Shell Canada's Jackpine oilsands mine expansion plan has received the go-ahead from Ottawa, despite the environment minister's view that it's "likely to cause significant adverse environmental effects." Details here.
Trees around the world, including places like Canada's boreal forest, are dying from drought induced by our changing climate - and have been for years. This has been recognized in peer-reviewed studies, including one by a team of experts at the University of Quebec, published in the respected journal, NatureClimateChange,two years ago.
The Canadian Rockies. PLT photo
But a more recent study, this one reported in the Canadian Journal of Forest Research suggests further trouble ahead, this time in another eco-system. This time, a team of US researchers analyzed the relationship between growth and climate on the six most abundant subalpine tree species (growing on the higher slopes) in California's Sierra Madre mountains - and how that relationship evolved for well over a century.
In an e-mail to PLT, one of the researchers, Christopher Dolanc of the University of California, Davis, states, "Increasing drought-stress may eventually stunt their growth. Two of these species, mountain hemlock (l.) and western white pine, are common in mountains in Canada." The study concludes, "Although predictions of future precipitation trends are uncertain, drought stress appears to already be increasing. If this trend continues, radial growth is likely to be inhibited for most or all species in our study. Trees growing where snowpack is deep may be least likely to suffer reduced growth."
Why is the Government of Manitoba clinging to its monumentally callous practise of releasing arsenic into the environment?
After all, the deadly nature of the poison is hardly a deep, dark secret.
Have Premier Selinger and his Minister responsible for the environment, Gord Mackintosh, never heard of the Borgias? They're the infamous Italian family who rose to power in the Church, using arsenic to murder people for their money and property. And that was way back in the middle ages.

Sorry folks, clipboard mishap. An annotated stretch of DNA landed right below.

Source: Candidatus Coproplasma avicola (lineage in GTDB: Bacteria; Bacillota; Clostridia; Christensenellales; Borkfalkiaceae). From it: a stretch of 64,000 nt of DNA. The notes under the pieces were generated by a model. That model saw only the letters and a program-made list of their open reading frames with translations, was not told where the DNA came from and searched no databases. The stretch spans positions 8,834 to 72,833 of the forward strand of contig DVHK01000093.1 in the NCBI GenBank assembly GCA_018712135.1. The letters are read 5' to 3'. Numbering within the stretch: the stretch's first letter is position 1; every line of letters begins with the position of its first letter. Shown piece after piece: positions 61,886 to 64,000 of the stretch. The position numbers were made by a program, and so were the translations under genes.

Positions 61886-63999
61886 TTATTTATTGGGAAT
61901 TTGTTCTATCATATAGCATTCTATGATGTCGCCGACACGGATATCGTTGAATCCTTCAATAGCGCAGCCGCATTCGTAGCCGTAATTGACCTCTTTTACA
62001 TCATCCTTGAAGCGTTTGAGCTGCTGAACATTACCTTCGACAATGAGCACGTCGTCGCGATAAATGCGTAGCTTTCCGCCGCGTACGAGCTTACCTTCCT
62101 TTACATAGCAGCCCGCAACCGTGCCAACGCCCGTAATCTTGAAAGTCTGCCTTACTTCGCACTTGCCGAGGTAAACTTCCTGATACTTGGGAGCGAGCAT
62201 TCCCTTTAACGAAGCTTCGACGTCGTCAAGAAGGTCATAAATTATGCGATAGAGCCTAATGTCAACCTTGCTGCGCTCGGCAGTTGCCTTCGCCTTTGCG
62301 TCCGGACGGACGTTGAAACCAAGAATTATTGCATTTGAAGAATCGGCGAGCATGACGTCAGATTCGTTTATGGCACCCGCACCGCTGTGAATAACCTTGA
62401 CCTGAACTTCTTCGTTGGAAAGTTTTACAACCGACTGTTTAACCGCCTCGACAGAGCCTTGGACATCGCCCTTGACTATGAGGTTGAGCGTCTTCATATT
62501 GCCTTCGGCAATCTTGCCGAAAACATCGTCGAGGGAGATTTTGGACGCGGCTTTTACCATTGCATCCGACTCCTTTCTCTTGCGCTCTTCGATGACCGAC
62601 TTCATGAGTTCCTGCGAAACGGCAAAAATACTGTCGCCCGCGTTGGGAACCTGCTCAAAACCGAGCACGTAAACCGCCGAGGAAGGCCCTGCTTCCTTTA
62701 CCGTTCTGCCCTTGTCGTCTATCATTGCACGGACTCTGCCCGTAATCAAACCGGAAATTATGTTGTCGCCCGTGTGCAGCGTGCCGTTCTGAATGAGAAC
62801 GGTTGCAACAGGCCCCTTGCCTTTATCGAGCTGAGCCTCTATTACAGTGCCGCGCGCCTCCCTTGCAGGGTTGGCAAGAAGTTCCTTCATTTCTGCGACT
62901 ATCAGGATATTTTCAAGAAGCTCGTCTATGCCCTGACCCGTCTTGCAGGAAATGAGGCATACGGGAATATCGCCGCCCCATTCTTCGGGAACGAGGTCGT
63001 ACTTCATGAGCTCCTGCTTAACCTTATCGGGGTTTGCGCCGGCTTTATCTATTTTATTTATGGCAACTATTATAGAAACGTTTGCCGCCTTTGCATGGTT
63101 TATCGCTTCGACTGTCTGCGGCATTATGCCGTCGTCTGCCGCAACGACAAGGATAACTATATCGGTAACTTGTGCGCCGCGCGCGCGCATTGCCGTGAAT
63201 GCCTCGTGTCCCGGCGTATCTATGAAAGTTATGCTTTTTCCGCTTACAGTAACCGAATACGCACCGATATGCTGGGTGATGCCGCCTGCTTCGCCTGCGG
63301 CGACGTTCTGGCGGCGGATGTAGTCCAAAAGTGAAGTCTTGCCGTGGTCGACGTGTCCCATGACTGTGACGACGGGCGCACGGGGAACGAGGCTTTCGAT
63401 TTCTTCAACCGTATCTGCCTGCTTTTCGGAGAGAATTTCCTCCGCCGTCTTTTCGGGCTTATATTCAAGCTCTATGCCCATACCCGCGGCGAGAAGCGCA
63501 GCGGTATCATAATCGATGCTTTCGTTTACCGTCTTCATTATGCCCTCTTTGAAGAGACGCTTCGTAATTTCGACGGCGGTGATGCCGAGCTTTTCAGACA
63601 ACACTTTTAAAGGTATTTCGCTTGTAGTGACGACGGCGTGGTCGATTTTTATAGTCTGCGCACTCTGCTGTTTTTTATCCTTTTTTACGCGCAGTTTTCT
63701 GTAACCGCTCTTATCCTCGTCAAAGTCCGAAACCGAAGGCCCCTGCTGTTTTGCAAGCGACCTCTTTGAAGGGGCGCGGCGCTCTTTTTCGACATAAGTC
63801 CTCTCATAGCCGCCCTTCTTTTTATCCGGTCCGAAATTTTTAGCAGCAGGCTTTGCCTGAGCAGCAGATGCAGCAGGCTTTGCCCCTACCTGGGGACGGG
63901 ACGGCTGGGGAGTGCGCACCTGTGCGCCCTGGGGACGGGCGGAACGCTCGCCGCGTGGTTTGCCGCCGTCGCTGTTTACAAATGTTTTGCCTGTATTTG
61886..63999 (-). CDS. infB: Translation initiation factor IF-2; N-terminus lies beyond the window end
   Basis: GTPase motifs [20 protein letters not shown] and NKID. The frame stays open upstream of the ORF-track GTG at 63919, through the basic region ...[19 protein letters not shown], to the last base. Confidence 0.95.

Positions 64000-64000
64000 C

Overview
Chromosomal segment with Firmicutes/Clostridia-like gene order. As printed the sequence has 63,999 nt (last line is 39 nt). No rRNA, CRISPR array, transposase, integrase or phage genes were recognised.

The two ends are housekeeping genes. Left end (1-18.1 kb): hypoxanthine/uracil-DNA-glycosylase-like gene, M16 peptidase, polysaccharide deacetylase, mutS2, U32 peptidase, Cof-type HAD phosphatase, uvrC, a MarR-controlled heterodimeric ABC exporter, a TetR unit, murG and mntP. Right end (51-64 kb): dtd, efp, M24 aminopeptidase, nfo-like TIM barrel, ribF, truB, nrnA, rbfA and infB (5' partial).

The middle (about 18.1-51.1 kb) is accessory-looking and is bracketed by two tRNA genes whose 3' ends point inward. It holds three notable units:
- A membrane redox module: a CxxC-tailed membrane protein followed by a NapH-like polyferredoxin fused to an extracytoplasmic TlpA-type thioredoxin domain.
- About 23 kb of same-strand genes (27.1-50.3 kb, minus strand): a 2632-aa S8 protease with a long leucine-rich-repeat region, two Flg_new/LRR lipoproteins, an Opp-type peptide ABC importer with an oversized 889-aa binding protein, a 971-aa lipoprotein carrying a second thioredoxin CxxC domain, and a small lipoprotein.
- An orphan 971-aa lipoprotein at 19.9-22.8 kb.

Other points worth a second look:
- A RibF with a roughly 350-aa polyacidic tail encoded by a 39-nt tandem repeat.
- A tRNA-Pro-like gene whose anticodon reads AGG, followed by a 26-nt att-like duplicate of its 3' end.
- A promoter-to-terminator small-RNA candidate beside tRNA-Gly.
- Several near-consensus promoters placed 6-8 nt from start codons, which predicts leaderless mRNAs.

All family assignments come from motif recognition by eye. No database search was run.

Known even then as "The King of Poisons," a single dose the size of a pea was said to dispatch a victim with "violent abdominal cramping, diarrhea, vomiting and shock."
Has no one with our provincial government ever read the classic, groundbreaking book, "Silent Spring?" It was written back in the 60s, but has well stood the test of time. In it, its highly-respected author, Rachel Carson reminded the world that arsenic found in chimney soot in England two centuries before, was carcinogenic. It caused cancer. Carson wrote further, "Epidemics of chronic arsenical poisoning involving whole populations over long periods are on record. Arsenic-contaminated environments have also caused sickness and death among horses, cows, goats, pigs, deer, fishes and bees."
Yet the Manitoba Government will not budge from its decision to allow the Town of Virden, in the southwest, to release arsenic it has captured from the town's drinking water supply into Gopher Creek, a tributary of the Assiniboine River. That river, in turn, flows through many communities downstream, including Brandon and Winnipeg.
The government has stubbornly dismissed repeated pleas by a concerned resident of the area, John Fefchak, to find a method of disposal for this "captured" arsenic other than simply dumping it back into the environment. Sadly, his repeated letters-to-the-editor on this issue, seem to be falling on deaf ears. The province continues to cling to the outdated notion that the arsenic levels involved are so small, there is no cause for concern - that "the solution to pollution is dilution!"
This assumption is, at best, just plain unscientific.
For example, an American molecular toxicologist, Joshua Hamilton, recently stated that those who ingest only10 parts per billion (ppb) over a lifetime, an incredibly tiny amount, "increase their risk of disease substantially."(Manitoba’s water standards allow 10 ppb each day. Virden has yet to meet that standard.)
And, in 2011, a team of American university researchers reported the results of a study of almost 12 thousand men and women in Bangladesh. It found a relationship between arsenic exposure and death from heart disease, "at a much lower level of exposure than previously reported."
Even Health Canada, not always the staunchest defender of the public health, saw fit to cut back some time ago on the amount of arsenic it allows in drinking water.
Meanwhile, Manitoba, by contrast, maintains an attitude respecting this deadly poison which can only be described as strangely cavalier.